Wednesday, June 15, 2011

One More Time—the Narrow Neck of Land was not in Mesoamerica Part III

Because the Narrow Neck of Land is, perhaps, the most distinguishing feature of Mormon’s description of the Land of Promise, along, of course, with the fact that the entire Land Southward was surrounded by water except for this narrow neck, and because so much misinformation has been written about it by Mesoamerican theorists who try to lessen its importance so they can support their model, it seems necessary to spend so much time in discussing this feature of the land and its significance.

First of all, the satellite view below shows John L. Sorenson’s claim regarding this Narrow Neck of Land with simple information overlaid onto it taken from his writings and maps. Note the directions of the land as it lays in the area that is called Mesoamerica—the theorists’ complete area of the Land of Promise. Also note the fact that the narrow neck of land runs north and south, not east and west. In addition, note the direction of the Land Southward (to the east) and the Land Northward (to the west)—all in contradiction of Mormon’s very clear descriptions.

Secondly, it should be understood that in this area of Mesoamerica, there are several mountain ranges, almost all referred to as the Sierra Madre Mountains—there is the Sierra Madre Oriental range running along the Gulf of Mexico side, the Sierra Madre Occidental running along the Pacific Ocean side, and the Sierra Madre del Sur running along the west coast, and the Sierra Nevada (the Eje Volcanico Transversal or Trans-Mexican Volcanic Belt) running crosswise between the Occidental and the Oriental. All of these ranges converge through the Isthmus of Tehuantepec—called collectively the Sierra Madre Mountains, they consist of a number of small rangers that run from northern Mesoamerica south through Costa Rica. Note in the map below that there are lowland areas to the north along the Bay of Campeche and to the south, along the Gulf of Tehuantepec, with the passes running north and south in between. Being so large, it is a difficult land area to guard against an invasion from the east (Sorenson's south), or for snakes to be placed to keep people from escaping into the land to the east (Sorenson’s Land Southward).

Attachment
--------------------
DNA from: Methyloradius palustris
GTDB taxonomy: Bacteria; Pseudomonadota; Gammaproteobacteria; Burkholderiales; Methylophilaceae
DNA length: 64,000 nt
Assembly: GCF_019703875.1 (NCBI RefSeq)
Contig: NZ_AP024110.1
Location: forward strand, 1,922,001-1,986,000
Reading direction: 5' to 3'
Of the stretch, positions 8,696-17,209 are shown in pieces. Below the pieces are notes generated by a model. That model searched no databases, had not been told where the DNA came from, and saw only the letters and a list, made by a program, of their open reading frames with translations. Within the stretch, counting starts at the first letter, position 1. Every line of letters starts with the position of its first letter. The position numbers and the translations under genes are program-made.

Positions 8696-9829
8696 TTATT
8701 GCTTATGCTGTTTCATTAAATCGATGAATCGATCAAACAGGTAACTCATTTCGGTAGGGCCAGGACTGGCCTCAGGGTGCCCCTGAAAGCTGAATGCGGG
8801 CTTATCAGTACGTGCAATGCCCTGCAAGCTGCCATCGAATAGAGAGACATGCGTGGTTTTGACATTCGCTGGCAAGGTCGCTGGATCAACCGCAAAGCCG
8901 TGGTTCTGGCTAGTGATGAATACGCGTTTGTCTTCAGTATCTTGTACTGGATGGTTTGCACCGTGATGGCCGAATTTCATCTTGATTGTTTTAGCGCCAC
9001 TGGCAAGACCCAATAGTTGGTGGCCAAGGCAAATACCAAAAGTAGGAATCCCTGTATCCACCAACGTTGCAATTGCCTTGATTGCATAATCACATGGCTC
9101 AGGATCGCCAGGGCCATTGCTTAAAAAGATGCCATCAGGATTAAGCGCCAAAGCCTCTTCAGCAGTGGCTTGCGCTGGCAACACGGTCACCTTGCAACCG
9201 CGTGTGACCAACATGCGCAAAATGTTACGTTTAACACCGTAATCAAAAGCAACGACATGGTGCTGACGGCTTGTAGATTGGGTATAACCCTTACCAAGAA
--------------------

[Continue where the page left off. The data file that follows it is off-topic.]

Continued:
Through these numerous mountain passes running north and south through the Isthmus, strong cold air surges to pass into the Gulf of Tehuantepec, the most prominent of these gaps being the Chievela Pass (see the last post). This entire Sierra Madre mountain range extends southeastward through Mexico and Central America and separates the Gulf of Mexico, the Bay of Campeche´ and Caribbean Sea from the Pacific Ocean. To the south is an open flat land about 30 miles wide, running throughout Mesoamerica. To the north, is an open flatland area about 80 miles wide and about 300 miles long—both of these open passage areas allows free and easy movement from Sorenson’s Land Sothward into his Land Northward. When we include the numerous mountain passes between these lowlands, the amount of ways from one of his lands to the other would be far too numerous to try and guard against, and provides no singular “narrow pass” or “narrow passage” between these lands as Mormon describes.

The fact that at certain times of the year certain of these areas are flooded, swampy, or difficult to pass through as Sorenson writes, is not in keeping with Mormon’s many descriptions. Besides, one should recognize in the scriptural record of the Lamanite attacks, they appear to be annually, that is a serious attack by a Lamanite army occurs, a battle takes place, and the Lamanites, when defeated, retreat back to their homeland and the next incursion is the following year. This is very typical of ancient armies who had to arrange their battle plans according to the weather—winter, when floods, muddy grounds, and passes were treacherous, was not the time to mount an attack. Most battles commenced in the late Spring or early Summer and lasted no later than the end of Fall. Winter was the time to rest up, regroup, plan and prepare for the following year (Napoleon and Hitler both learned this truth when trying to mount winter attacks into Russia).

The fact that at flood time this Isthmus had some treacherous footing areas, does not suggest that it meets Mormon’s descriptions—especially when it comes to a sea on the east and a sea on the west of the narrow neck.

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